Ordering large-ticket items online is on the rise and will continue to grow as eMarketer expects annual double-digit growth through 2018 of furniture and home furnishings including appliances and home improvement items. In 2014, sales of these products rose an estimated 15.2%, according to eMarketer.
Home Depot’s first-quarter earnings noted this trend with a whopping 21.5% increase in online sales. The home improvement store has invested heavily in its omnichannel strategy and is reaping the financial benefits as a result. Home Depot estimates that about 40% of online customers buy online and pickup in store. By the end of this year, buy online and deliver from store will be available for all of their U.S. stores. That’s quite an undertaking for the home improvement business, one that has proven to be a challenge even for the two largest parcel companies.
In FedEx’s recent earnings call executives said they were experiencing an increase in the handling of bigger, bulkier items such as mattresses, swing sets and big-screen TVs. This is not surprising based on retail trends, but FedEx’s small-parcel network is designed for just that – small parcels. According to both FedEx and UPS, the growing number of larger items moving through their network is requiring more and more manual intervention. The result is additional fees being applied for these types of deliveries.
The oversize accessorial can be hefty, averaging about $67.50 per delivery for both FedEx and UPS. An oversized package is one that weights 150 lbs. or less and measures greater than 130 inches in length and girth.
In addition, effective in June, FedEx and UPS are modifying their additional handling accessorials to reflect the changing online ordering preferences. Previously, carriers defined additional handling as applicable when a package’s longest side measured between 60 and 108 inches. Now it will be applied to packages with the longest side greater than 48 inches. This means more packages qualifying for additional handling charges, and increased costs for shippers.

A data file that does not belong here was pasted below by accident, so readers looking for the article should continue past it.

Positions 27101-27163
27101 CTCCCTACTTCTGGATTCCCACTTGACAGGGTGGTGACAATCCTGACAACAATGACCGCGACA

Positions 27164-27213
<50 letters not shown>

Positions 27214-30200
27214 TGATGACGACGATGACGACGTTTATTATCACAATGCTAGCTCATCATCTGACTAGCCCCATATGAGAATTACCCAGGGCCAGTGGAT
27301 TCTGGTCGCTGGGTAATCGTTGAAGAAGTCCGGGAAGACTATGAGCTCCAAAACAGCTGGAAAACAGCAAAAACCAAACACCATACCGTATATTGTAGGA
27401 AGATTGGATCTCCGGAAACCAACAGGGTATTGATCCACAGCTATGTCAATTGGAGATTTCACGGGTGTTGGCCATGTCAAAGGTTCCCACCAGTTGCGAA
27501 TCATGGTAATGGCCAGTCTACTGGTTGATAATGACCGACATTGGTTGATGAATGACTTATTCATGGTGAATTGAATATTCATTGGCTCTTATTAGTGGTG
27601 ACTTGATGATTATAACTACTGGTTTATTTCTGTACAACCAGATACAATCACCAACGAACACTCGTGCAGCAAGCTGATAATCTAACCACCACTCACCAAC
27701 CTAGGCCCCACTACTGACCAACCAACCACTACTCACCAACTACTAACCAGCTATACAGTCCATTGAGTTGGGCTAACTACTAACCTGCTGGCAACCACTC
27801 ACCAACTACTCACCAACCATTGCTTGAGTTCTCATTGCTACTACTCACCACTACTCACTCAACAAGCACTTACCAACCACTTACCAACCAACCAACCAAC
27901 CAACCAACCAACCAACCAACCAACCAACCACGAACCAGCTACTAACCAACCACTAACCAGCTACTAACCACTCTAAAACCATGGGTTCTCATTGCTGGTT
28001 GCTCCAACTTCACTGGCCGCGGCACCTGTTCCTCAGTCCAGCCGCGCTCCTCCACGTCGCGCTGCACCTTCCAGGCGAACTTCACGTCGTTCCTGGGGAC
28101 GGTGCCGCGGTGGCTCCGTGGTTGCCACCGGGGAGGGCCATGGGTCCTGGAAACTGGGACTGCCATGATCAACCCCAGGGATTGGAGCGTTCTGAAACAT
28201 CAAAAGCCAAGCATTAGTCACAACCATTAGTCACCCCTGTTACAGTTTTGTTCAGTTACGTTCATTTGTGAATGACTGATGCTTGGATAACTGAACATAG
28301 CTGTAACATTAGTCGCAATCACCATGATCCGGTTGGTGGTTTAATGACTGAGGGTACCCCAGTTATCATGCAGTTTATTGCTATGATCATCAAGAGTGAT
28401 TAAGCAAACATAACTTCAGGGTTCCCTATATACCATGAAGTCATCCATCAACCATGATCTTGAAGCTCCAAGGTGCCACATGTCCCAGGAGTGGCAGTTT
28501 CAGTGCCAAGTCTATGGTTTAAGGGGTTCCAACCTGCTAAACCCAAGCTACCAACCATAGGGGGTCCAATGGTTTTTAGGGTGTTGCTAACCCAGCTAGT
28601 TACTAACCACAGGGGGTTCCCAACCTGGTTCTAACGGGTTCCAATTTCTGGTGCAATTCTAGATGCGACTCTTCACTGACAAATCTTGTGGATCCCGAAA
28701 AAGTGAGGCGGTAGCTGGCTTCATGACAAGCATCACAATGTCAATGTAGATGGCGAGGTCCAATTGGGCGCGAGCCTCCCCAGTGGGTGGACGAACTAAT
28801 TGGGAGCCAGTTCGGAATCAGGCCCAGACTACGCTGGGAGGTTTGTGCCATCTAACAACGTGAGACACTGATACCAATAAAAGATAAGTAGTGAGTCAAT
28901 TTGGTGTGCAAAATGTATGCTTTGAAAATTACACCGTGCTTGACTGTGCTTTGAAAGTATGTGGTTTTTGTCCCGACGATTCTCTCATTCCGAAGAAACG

As increased online shipping costs for bulky items mount, does this spell the end for ordering big-ticket items online? Certainly not and for shippers there are options. First, always review your shipping costs on a regular basis. Perhaps you can switch from next-day ground delivery to three-day ground delivery or even reevaluate your delivery and fulfillment network.
Seek alternative options such as the U.S. Postal Service, regional carriers and local couriers. While FedEx and UPS are highly regarded and excel in their services offerings, they are certainly not the only option. Importantly, a non-biased, third party can assist shippers by auditing existing invoices as well as recommending the best approach to reduce shipping costs.
The retail industry is a highly competitive space. Reducing shipping costs will not only help improve a company’s financial state, but it could also help improve customer satisfaction and drive faster business growth.
Gary Colangelo is Vice President of Client Service at Spend Management Experts